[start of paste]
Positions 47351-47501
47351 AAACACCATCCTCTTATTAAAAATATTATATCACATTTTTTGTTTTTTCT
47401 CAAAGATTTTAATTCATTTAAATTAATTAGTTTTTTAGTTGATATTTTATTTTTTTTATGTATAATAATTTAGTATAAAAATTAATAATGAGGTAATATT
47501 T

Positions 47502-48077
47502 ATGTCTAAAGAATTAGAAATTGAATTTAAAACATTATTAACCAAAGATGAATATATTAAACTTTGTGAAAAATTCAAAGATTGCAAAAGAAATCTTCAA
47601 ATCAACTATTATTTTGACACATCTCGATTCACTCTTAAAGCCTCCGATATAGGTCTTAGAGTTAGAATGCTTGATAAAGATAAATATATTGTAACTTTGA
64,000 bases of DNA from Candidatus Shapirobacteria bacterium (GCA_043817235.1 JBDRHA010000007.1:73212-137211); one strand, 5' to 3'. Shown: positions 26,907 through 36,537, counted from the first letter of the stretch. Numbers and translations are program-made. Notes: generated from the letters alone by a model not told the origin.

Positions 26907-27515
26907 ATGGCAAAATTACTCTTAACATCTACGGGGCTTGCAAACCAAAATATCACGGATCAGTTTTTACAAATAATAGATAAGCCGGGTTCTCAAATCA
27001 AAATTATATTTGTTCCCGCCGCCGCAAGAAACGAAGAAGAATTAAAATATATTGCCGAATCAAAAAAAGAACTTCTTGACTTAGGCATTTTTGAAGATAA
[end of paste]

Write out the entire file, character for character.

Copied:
Positions 47351-47501
47351 AAACACCATCCTCTTATTAAAAATATTATATCACATTTTTTGTTTTTTCT
47401 CAAAGATTTTAATTCATTTAAATTAATTAGTTTTTTAGTTGATATTTTATTTTTTTTATGTATAATAATTTAGTATAAAAATTAATAATGAGGTAATATT
47501 T

Positions 47502-48077
47502 ATGTCTAAAGAATTAGAAATTGAATTTAAAACATTATTAACCAAAGATGAATATATTAAACTTTGTGAAAAATTCAAAGATTGCAAAAGAAATCTTCAA
47601 ATCAACTATTATTTTGACACATCTCGATTCACTCTTAAAGCCTCCGATATAGGTCTTAGAGTTAGAATGCTTGATAAAGATAAATATATTGTAACTTTGA
64,000 bases of DNA from Candidatus Shapirobacteria bacterium (GCA_043817235.1 JBDRHA010000007.1:73212-137211); one strand, 5' to 3'. Shown: positions 26,907 through 36,537, counted from the first letter of the stretch. Numbers and translations are program-made. Notes: generated from the letters alone by a model not told the origin.

Positions 26907-27515
26907 ATGGCAAAATTACTCTTAACATCTACGGGGCTTGCAAACCAAAATATCACGGATCAGTTTTTACAAATAATAGATAAGCCGGGTTCTCAAATCA
27001 AAATTATATTTGTTCCCGCCGCCGCAAGAAACGAAGAAGAATTAAAATATATTGCCGAATCAAAAAAAGAACTTCTTGACTTAGGCATTTTTGAAGATAA